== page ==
China discovers five major gold mines in 2007 2008-02-09 00:34:59   Print

    BEIJING, Feb. 8 (Xinhua) -- The China Geological Survey Bureau (CGS) announced Friday that in 2007 the country's gold prospecting efforts made a series of significant findings, with five major gold mines discovered.

    The CGS said that the five mines include the copper-gold mine in Gandise of Tibet Autonomous Region, the Dachang gold mine in Qinghai Province, the Yangshan gold mine in southern Gansu Province, the Sizhuang gold mine in Shandong Province and the Baolun gold mine in Hainan Province.

    In addition, a number of gold deposits have been found on the peripheries of some lead and zinc mines.

    The five mines boast a combined gold reserve of some 600 tons, and there is still great potential for further prospecting, the CGS said.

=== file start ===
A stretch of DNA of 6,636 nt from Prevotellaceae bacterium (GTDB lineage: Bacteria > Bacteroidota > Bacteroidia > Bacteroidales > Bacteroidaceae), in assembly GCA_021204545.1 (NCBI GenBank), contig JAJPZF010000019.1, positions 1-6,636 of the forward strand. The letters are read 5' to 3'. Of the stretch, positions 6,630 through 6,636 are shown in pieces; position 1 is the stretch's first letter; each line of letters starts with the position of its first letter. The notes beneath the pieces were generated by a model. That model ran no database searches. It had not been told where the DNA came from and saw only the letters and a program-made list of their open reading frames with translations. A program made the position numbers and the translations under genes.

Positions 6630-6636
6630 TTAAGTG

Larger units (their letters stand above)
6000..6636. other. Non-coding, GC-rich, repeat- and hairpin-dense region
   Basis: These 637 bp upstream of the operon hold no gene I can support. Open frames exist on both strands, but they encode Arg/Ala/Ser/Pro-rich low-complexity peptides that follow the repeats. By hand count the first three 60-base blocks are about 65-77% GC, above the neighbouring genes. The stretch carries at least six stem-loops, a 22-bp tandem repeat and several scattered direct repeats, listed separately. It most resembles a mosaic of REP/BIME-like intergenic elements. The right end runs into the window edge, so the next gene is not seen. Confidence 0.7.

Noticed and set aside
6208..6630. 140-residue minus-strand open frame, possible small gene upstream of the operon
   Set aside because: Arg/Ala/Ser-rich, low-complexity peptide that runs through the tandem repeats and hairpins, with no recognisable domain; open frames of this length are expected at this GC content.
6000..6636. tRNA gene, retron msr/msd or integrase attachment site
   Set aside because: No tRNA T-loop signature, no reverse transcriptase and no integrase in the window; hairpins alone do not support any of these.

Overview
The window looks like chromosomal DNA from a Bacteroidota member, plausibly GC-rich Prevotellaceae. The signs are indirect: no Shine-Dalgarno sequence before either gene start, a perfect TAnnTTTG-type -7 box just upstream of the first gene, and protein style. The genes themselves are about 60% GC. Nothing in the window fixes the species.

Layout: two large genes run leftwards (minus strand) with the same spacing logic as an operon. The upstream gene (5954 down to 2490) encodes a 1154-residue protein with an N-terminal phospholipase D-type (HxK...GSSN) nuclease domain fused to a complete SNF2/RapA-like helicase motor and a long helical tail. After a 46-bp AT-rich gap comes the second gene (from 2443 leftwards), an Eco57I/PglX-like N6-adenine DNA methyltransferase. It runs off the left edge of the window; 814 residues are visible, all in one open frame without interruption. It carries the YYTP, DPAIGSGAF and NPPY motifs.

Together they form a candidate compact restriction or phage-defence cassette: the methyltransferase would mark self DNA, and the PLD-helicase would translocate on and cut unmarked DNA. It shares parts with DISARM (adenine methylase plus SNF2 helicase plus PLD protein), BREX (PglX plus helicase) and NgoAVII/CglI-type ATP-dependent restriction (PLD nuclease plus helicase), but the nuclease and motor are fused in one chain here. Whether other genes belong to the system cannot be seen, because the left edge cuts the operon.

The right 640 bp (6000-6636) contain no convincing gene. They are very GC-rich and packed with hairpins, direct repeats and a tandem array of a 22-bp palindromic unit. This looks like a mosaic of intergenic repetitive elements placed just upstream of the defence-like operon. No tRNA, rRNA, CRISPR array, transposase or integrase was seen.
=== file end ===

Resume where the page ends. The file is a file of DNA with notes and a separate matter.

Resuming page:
The Shandong peninsular in east China is one of the country's most important gold producers, with a proved gold reserve of over 1,000 tons so far.

    In 2007, China overtook the United States to become the world's second largest gold producer with an output of 270.491 tons, only next to South Africa, which produced 272 tons of gold in 2007. Gold consumption by China's manufacturing sector was about 9.2 percent of the global total, according to official data.

    China plans to produce 1,300 tons of gold and verify gold mine reserves of 3,000 to 5,000 tons in the five-year period between 2006 and 2010, according to the State Development and Reform Commission.

Editor: Mu Xuequan
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